If you have used a Chromebook for any amount of time, I’m sure you’ve familiarized yourself with Chrome’s somewhat unique track pad gestures. I, myself, was a devoted Windows user for the better part of two decades and avoided Apple products like the plague. The only time I ever touched a MacBook was a machine that was dual-booted with Windows so I could play Steam games. Even then, I was using a gaming mouse. So, adjusting to a track pad with no left or right buttons(or little red rubber nub like my ThinkPad) made me a little anxious.
After a very brief acclamation period, I found the one-piece track pad of my Chromebook to be more natural and user-friendly than any of my previous Windows machines. With a solid, button free track pad, using gestures allows for a much more fluid work flow. With a little time and practice I’m sure you too will find yourself using gestures without thought. And, if you’re like me, you will wonder how you ever used a 3-button track pad at all.
The fundamentals of a Chromebook track pad are just like that of most single click devices. The one notable difference is that Chrome enables tap-to-click by default. This means you can “single-click” anywhere on the track pad without actually depressing it to the point of clicking. This does take a little getting used to and the force of the “tap” varies by device. But, after just a few days of use, it becomes second nature. And, since you’re not actually “clicking” the track pad, it saves wear and tear on your Chromebook. Navigating your desktop is a simple one-finger motion across the track pad to move your pointer. Drag and Drop works like any track pad or mouse. Just click your target and drag it wherever you like.
For MacBook users this gesture will be very familiar. Since Chromebooks have no right or left track pad buttons, right-clicks are preformed by depressing the track pad with two fingers. Depending on what you right-click will determine which of a number of menus that will pop-up. As with most devices, this will give you options to save an image, print pages or copy link text just to name a few. If you’re into web page design, right-clicking will also give you an element inspection option. In Chrome, this is a very, very useful tool. If you find this method to be troublesome for you, you can always use the alternative method of Atl+Click for the same results.
Scrolling, just like right-clicking, is done with two fingers anywhere on the track pad. By default, Chromebooks are set to traditional scroll. Meaning, slide two fingers up on the track pad and you will scroll to the top of the page. I have just recently switched to Australian scroll on my Acer Chromebook 15 and must say, I find it more natural for me. Australian scroll is just the opposite of traditional scroll and can be found in your settings screen under Settings>Device>TouchPad settings.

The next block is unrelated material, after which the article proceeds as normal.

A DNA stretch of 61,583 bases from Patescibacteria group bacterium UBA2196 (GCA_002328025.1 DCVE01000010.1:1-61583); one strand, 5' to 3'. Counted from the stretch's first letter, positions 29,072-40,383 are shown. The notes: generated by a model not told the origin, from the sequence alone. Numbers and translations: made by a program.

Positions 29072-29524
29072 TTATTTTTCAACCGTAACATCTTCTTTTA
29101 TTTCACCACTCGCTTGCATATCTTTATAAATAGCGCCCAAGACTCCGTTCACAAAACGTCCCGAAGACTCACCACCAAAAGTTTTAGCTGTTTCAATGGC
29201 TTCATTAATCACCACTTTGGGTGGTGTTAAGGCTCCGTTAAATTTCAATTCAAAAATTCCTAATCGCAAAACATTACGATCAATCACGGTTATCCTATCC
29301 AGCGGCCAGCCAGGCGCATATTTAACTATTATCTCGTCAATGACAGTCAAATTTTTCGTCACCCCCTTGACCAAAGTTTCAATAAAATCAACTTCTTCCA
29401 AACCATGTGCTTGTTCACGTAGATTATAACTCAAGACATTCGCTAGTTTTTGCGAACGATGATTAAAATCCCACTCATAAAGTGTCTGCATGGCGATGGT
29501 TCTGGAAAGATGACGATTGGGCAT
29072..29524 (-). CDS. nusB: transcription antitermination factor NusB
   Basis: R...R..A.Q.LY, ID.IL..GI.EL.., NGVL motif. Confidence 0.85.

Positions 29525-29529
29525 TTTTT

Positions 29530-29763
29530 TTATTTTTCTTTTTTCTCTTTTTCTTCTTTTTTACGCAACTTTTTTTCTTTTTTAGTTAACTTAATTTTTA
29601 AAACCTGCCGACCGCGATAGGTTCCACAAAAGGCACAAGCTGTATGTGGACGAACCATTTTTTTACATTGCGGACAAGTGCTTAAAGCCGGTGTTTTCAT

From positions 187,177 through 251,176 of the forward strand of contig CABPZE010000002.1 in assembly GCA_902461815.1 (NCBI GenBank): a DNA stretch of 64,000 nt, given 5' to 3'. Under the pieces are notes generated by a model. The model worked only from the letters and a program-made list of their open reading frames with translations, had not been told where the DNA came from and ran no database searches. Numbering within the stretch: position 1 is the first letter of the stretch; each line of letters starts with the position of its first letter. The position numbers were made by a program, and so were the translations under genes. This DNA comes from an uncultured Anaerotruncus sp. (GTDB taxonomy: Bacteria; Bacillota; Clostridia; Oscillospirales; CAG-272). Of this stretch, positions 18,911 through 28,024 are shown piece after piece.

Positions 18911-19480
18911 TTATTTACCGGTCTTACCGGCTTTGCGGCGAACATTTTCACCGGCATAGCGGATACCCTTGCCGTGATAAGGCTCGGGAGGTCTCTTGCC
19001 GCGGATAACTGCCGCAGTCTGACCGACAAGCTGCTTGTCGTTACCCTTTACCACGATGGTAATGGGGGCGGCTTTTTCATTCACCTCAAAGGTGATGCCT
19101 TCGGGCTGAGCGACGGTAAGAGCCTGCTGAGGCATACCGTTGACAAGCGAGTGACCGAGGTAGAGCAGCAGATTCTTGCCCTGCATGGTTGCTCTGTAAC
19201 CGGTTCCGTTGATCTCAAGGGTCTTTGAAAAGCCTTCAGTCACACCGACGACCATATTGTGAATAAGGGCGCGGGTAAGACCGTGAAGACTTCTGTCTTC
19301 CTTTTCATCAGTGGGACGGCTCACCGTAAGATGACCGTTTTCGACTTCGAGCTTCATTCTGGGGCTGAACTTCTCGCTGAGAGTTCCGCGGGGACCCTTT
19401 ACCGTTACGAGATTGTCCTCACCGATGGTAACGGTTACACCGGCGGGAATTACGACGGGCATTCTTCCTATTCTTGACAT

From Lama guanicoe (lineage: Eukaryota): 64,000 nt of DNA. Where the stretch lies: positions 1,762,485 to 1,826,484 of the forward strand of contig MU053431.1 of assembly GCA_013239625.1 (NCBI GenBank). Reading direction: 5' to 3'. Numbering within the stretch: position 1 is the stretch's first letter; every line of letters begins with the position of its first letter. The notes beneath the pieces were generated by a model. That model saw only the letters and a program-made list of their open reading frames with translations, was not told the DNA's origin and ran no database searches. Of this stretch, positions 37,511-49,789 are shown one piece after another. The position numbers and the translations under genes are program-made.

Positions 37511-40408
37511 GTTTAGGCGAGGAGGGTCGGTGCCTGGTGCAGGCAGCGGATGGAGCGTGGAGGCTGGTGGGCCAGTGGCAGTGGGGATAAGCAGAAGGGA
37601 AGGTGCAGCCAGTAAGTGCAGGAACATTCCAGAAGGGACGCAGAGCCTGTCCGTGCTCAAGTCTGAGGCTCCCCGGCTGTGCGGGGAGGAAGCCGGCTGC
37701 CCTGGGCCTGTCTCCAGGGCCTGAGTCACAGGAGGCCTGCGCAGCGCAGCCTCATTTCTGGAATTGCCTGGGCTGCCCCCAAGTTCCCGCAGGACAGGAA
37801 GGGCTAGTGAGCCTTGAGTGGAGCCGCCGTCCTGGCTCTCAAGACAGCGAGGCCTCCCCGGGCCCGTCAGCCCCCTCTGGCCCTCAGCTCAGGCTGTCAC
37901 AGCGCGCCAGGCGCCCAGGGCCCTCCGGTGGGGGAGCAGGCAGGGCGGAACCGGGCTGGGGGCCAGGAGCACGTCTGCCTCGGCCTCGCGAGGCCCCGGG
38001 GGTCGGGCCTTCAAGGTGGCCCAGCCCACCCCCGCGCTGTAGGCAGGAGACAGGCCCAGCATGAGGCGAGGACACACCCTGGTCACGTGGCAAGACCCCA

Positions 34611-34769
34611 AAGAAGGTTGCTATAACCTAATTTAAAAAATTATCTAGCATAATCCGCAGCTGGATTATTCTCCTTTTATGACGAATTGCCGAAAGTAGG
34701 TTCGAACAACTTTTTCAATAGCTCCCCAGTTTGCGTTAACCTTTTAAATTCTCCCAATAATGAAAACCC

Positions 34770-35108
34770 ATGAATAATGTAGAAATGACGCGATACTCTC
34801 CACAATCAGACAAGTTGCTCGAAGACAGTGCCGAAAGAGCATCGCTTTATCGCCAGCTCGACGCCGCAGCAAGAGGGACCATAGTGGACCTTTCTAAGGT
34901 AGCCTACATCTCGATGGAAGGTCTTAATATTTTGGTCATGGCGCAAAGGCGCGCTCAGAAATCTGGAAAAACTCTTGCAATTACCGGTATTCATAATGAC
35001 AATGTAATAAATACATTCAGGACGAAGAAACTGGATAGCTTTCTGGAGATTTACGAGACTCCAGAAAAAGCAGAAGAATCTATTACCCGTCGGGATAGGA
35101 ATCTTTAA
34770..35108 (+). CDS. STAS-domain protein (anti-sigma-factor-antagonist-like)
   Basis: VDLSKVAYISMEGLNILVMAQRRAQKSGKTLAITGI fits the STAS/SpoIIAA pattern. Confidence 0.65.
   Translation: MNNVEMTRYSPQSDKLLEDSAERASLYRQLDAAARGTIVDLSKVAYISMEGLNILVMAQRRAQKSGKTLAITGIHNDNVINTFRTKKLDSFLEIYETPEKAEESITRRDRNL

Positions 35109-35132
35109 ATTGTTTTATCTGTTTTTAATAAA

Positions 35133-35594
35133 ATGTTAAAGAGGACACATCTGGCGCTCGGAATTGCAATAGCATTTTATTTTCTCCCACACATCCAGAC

The middle-click action will allow you to open a link in a new browser tab by simply using three fingers and clicking on the target link. Using the middle-click on a browser tab will close the individual tab without closing your browser.
Now that we have the basics down we can get into the fun stuff. Chromebooks have a number of really neat options to navigate through tabs, history and available windows open on your desktop. The swipe features make for a very unique user experience and in my opinion, greatly streamlines your work flow. That’s a very good thing.
Swiping left and right with three fingers while browsing will quickly switch between open tabs in your browser. Especially handy when referencing documents in Drive. Alternatively, using a two-finger swipe in a browser will act as a back and forward button for the page you are in.
Now for my favorite gesture of all. Three-finger swipe up and down. I feel this is one of the most useful and ingenious functions on my Chromebook. When working with multiple apps, swiping up on your track pad with three fingers will quickly bring up all available, open windows on your desktop. This is perfect for cycling between browsers, image editors, IDE’s or whatever apps you use. From here you can click the window you want to maximize or a simple swipe down will bring you back to the screen you just left.
While I’m not sure if this is Chromebook specific, it was new to me. This is a neat feature if you use Google’s search engine. Google has been fine tuning their image search over the past few months and randomly adding new features to allow you to search the web with images as opposed to text. If you go to Google Image search, you can click on an image from local storage and while depressing, use two fingers to drag and drop the image into the search bar and Google will do an internet search based on your image. The gesture does seem to be redundant with a normal drag and drop but it’s my first time seeing it. While I don’t see the everyday user finding this application very useful, it’s still a cool feature.